Posted March 25, 2021
A successful CDO/CFO partnership must be built on open communication, trust and transparency. I feel strongly that essentially everything undertaken in an arts organization involves and supports cultivation of one sort or another; as a result, Development and Finance touch all areas of the institution. That goes doubly for the Gardner Museum since operations, exhibition planning and administration all report through my position. Strong communication between the CDO and CFO ensures consistent messaging to a wide range of constituents, from staff, to visitors and the Board.
Pain points need to be addressed head-on and generally stem from inconsistent communication. If the CDO and the CFO are aligned on both Development and Finance goals, then pain points should be relatively easy to address.
Frequent, regular meetings between the CDO and CFO and between Development and Finance departments are key for healthy collaboration, as are basic financial controls and regular reports on revenue recognition. I also think it’s essential for the CDO to attend Finance Committee meetings and for the CFO to attend Development Committee meetings.
Virtual collaboration with our CDO has been seamless, mostly because our new CDO started at the Museum in July, after we had already pivoted to a mostly virtual model. As before the pandemic, I try to make myself readily available and prioritize Development concerns.
Budgeting and planning for the next fiscal year has fallen into what is now a familiar routine: we will be presenting a preliminary budget to the Board in May divided into quarters and accompanied by at least two alternate scenarios, one of which will include another shutdown. We will continue to reproject the budget on at least a quarterly basis as we navigate the next fiscal year. In pre-pandemic world, we presented a single, annual budget in May and pegged the Museum’s performance to that fixed budget.
Ongoing communications, honesty, and transparency. It has been critical for me to communicate to our advancement department where the finance gaps are and to listen to them about where the opportunities exist; then, together we can find synergy and commonality.
I often say that the Chief Financial Officer’s best friend is the Chief Advancement Officer because at a nonprofit, there are limited ways that you can increase income. It’s not like a for-profit corporation where you can simply sell more product – it’s really the advancement team that can be the game changer. So, I really value that partnership. And my approach has always been: if I can say yes to advancement’s idea and make something work, then why wouldn’t I?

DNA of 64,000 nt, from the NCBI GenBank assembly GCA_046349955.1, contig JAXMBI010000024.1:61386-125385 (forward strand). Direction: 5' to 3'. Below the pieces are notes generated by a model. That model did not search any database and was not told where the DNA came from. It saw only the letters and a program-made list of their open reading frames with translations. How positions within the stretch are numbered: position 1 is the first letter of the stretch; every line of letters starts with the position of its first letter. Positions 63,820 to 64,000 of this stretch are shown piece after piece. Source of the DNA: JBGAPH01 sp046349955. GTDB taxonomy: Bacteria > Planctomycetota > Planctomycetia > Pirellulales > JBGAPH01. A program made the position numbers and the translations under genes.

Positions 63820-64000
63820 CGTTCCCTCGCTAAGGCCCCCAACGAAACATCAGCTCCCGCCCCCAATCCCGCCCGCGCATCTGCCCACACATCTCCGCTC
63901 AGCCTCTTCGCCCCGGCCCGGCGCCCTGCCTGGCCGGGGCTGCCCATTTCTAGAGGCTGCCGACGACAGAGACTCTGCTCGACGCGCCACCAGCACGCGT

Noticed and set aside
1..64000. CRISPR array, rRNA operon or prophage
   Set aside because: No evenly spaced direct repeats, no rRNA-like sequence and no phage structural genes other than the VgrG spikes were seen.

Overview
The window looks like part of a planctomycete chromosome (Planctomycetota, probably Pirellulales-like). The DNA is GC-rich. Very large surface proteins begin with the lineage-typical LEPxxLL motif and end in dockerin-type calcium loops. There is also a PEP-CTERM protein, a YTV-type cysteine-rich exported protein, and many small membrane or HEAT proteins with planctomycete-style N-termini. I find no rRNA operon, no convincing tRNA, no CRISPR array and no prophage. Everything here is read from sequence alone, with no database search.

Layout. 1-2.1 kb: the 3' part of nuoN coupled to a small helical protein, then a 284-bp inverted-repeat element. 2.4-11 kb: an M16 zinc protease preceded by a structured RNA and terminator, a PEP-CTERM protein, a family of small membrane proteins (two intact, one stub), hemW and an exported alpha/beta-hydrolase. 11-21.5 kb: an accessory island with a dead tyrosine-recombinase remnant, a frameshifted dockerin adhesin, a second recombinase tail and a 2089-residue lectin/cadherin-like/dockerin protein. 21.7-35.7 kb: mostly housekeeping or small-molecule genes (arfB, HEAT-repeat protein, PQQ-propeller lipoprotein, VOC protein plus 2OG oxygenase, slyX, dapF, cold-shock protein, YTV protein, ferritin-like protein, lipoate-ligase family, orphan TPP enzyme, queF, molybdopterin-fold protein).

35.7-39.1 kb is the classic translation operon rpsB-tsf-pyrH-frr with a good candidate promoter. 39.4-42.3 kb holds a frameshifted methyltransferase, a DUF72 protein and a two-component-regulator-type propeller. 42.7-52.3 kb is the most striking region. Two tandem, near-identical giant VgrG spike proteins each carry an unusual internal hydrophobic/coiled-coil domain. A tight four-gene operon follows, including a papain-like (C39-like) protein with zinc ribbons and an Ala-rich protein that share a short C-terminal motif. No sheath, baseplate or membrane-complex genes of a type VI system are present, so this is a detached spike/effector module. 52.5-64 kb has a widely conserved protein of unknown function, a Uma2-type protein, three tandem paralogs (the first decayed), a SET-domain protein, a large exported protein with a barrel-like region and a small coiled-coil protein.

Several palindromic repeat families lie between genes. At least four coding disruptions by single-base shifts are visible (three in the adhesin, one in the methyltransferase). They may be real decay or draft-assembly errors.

I think we’re fortunate to not have many pain points. I know that some organizations can experience a tension between advancement and finance when the CFO is putting on too much of an accounting hat, but we haven’t had this issue. If anything, the only challenge I would point to is when auditors have requested more documentation from our advancement department, and our team has had to partner with them to strengthen policies in support. For instance, during our recent campaign, we had to work with advancement to create a more structured documentation process regarding Donor-Advised Funds pledges. It may have felt tedious then, but at the end of the day, it was in the best interest of the organization.
I would point to a couple things. First, during our campaign, we established a gift acceptance policy for how to handle non-cash or -stock donations. We had an informal policy for years, but the campaign illuminated the need to make it more formal.
Second, we have an ongoing, monthly process of reconciliation to ensure all records are accurate. We review all advancement activity as part of this process, and at the same time, the advancement team ensures that we are keyed in to their work, such as anytime they are submitting a proposal that isn’t a renewal.
Lastly, I have a standing monthly meeting with our Chief Advancement Officer. To be honest though, we often end up cancelling it because we are in such constant communication that we do not need it.
I think we adjusted pretty quickly. It’s interesting; the finance department is about a mile away from our main building so pre-COVID a lot of our communication was already remote by phone and email. As a result, it hasn’t been a tremendous difference or strain.